First level change is about clients and patients accessing behaviours that enable them to stabilise emotionally. However, this level of change does nothing to resolve the underlying conflict and trauma that drives the lack of stability. First order change is a critical step to assisting clients and patients in stopping or managing damaging behaviour. This is an important step and can literally be life-changing for people. It is not, however, the goal of psychotherapy, as it does not address the problem. Managing symptoms is useful but it negates the critical fact that symptoms are already a way of the client/patient managing the problem. They are a form of self-coping, however malign they may seem.
Mindfulness works to bring about first order change but cannot address the underlying problem. Additionally, as traumatised people cannot feel, they may in fact be dissociated during their ‘practice.’ While they may appear calmer, they are unable to use their emotions and ego to make clear informed decisions for themselves.
Early studies have shown that first order change is only sustained as long as the practice is maintained. This kind of change is not structural on a psychological and emotional level.
Why do some Meditators Die Young?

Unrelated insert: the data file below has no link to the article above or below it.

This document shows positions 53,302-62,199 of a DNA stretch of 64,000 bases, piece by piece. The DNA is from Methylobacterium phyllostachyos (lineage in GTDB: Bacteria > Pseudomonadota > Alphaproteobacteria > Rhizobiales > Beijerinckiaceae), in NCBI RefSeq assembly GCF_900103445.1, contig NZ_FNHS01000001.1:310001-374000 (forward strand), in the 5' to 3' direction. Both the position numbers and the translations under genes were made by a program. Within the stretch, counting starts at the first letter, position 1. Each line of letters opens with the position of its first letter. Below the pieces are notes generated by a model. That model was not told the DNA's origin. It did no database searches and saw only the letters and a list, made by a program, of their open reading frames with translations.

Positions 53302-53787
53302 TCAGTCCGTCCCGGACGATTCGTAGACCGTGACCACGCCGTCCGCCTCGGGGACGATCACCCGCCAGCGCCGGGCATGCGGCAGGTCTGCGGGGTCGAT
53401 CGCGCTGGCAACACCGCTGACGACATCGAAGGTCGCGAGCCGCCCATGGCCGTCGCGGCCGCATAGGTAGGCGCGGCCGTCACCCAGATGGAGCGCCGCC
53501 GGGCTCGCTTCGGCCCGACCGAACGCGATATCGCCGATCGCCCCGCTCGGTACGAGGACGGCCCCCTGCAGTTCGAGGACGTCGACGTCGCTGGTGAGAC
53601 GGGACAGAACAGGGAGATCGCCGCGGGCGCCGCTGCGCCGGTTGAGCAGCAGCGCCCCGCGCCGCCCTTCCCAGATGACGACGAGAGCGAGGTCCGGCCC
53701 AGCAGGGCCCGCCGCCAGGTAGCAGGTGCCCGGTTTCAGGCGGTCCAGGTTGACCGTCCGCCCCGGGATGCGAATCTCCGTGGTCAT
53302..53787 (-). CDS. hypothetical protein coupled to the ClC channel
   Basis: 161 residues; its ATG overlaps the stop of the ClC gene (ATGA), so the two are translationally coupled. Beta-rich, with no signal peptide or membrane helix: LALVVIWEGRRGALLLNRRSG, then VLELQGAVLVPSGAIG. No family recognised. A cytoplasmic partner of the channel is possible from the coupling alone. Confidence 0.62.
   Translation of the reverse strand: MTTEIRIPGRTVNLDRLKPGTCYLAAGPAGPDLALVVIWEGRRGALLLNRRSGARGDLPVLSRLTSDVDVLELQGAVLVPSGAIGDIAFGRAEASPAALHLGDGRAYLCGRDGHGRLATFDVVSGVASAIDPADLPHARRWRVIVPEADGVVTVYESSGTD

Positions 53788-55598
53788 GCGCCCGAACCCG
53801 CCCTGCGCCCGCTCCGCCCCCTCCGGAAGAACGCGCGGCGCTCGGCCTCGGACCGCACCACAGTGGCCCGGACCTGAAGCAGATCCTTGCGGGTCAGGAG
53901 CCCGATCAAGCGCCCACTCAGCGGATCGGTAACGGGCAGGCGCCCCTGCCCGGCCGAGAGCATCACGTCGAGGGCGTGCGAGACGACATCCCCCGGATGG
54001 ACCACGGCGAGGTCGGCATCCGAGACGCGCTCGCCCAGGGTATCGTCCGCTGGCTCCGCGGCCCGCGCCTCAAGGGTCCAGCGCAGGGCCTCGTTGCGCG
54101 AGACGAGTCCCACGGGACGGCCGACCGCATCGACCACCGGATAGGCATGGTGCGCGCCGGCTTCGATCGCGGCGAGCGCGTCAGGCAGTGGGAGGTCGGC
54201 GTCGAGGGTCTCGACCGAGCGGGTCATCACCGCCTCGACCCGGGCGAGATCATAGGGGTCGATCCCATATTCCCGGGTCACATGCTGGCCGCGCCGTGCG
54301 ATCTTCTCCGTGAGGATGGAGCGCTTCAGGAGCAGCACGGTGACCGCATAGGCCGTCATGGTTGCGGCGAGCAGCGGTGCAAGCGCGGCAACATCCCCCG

This is a question (riddle) I was posed a few years ago when attending a conference snappily entitled ‘Neuroendocrinology for Psychotherapists’. What was lacking in the title was made up for in the content. A significant number of meditators with a traumatic past think they are meditating when they are, in fact, dissociating. Their emotional and endocrine systems are under immense stress. Long-term, this impacts on their immune system, leading to chronic illness and death.
Second Order Change, or Dealing with the Problem
Psychotherapy is about mind-body integration. It is about providing a therapeutic relationship with the traumatised, split-off, vacant parts of the client/patient which can be seen and related to by the psychotherapist.
Emotions are our compass. They tell us, moment by moment, whether we want more or less of something; whether we feel safe or a situation is dangerous. Where clients lack the ability to navigate using their emotional compass, they first need to learn to reside in their body – to become embodied. This is achieved through an ongoing stable and in-depth relationship with a psychotherapist who can give shape and form to our trauma through words. Language development is a social process, and so is becoming embodied.
Second order change impacts on our emotions, structure and personality and assists in resolving the problem. Our traumas have happened to us in relationship (with our caregivers or ourselves) and can therefore only be resolved in relationship.
Some Final Thoughts
I work extensively with trauma and actively integrate the body into my work. This, however, means first and foremost to teach a client to remain in the ‘here-and-now’ so that they do not become overwhelmed and dissociated. The first step in this is that any trauma work is processed with our eyes open, unlike most mindfulness practice. After all, we cannot be in relationship if we cannot see the other person.
Mark Vahrmeyer is a UKCP-registered psychotherapist working in private practice in Hove and Lewes, East Sussex. He is trained in relational psychotherapy and uses an integrative approach of psychodynamic, attachment and body psychotherapy to facilitate change with clients.